Arabian Gulf braces for migrating birds :: Salt Lake Tribune
DUBAI, United Arab Emirates - As migrating waterfowl begin winging their way toward the warmth of the Middle East, this Persian Gulf nation - with a coastline and wetlands that host millions of wintering birds - is bracing for the arrival of ducks and geese carrying the dreaded bird flu virus.
''We can't sleep, I'm telling you,'' Majid Al Mansouri, who heads the country's bird flu campaign, said Thursday.
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The Emirates government has enlisted a special weapon: the legions of bird watchers on the lookout for the 300 species and 2 million migrating birds that spend time in the region.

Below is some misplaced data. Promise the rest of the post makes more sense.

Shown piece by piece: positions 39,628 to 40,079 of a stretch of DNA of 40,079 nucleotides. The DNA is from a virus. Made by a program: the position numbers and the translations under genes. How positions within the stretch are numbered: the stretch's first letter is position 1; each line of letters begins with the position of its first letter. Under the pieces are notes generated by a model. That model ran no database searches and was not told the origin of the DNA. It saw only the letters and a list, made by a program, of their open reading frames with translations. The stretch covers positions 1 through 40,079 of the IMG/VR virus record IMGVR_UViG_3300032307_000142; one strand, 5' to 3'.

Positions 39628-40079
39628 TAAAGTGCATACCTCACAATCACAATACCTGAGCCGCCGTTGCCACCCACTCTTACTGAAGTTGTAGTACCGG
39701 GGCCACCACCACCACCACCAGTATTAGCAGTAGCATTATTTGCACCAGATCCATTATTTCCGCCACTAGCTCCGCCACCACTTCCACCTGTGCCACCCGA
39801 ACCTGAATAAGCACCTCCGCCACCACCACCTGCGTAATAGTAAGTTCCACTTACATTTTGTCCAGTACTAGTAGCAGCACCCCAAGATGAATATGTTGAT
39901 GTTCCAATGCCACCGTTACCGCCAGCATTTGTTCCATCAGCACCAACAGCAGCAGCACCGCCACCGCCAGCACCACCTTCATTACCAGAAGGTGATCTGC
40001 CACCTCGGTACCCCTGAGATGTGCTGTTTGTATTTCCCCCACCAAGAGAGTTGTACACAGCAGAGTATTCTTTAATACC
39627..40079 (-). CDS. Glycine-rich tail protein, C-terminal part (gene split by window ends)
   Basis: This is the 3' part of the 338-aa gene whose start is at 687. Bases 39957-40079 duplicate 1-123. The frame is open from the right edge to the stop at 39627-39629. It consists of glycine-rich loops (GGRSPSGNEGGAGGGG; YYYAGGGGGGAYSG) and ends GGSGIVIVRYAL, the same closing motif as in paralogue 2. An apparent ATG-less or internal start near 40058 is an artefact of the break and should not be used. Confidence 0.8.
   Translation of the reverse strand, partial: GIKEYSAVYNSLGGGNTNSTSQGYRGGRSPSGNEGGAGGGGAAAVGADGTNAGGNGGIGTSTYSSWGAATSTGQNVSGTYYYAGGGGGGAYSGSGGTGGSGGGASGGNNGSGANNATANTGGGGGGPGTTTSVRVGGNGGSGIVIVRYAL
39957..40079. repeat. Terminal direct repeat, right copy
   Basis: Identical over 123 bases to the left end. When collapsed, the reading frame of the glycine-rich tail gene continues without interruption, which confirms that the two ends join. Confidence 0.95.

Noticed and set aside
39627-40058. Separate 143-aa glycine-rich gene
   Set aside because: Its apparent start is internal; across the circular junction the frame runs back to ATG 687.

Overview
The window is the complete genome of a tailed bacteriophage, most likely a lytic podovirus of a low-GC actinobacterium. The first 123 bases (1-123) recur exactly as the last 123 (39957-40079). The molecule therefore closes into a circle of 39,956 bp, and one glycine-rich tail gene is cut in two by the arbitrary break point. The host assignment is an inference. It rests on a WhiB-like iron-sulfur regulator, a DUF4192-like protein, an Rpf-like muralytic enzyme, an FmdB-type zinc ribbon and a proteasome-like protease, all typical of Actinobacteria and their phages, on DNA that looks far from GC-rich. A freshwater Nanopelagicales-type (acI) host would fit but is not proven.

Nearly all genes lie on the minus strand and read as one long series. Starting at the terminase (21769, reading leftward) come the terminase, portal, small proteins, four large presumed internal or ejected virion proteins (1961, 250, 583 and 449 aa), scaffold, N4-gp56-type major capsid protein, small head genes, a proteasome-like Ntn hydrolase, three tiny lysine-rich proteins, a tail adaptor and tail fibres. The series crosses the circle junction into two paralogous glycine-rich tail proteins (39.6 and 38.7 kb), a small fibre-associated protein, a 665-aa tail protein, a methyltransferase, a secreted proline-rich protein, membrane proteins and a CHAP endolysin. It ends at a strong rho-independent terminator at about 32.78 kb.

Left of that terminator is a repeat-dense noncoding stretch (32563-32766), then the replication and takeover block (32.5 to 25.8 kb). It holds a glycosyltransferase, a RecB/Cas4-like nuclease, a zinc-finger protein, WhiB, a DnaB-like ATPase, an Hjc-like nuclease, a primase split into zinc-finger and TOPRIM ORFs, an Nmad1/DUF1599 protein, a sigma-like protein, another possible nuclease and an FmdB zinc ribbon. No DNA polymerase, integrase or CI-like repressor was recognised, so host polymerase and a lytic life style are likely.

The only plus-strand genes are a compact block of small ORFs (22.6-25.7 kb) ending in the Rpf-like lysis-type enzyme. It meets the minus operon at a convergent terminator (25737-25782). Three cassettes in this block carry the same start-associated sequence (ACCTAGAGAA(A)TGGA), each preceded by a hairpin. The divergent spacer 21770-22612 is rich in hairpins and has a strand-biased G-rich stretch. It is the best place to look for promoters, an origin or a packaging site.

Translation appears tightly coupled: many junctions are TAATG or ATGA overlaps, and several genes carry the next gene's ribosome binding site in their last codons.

''We're keeping an eye on the birds coming in so we can report on any that are sick and dying,'' said Peter Hellyer, a bird enthusiast with the Emirates Bird Records Committee.
Government inspectors have fanned out to check poultry farms, halt sale of live chickens and force people who own a few chickens or ducks to slaughter and eat them now or hand them over for destruction.
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In the Emirates, there is already cause for concern. Earlier this week, five rare Socotra Cormorants were found dead on the coast of the northern Ras al-Khaimah emirate. And Thursday the corpse of a honey buzzard turned up in Abu Dhabi. All appeared to have died of natural causes, Al Mansouri and Hellyer said.
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Al Mansouri's Environmental Agency of Abu Dhabi has identified about a dozen potential hotspots in the Emirates where people, migratory birds and domestic birds, such as chickens, live in close contact.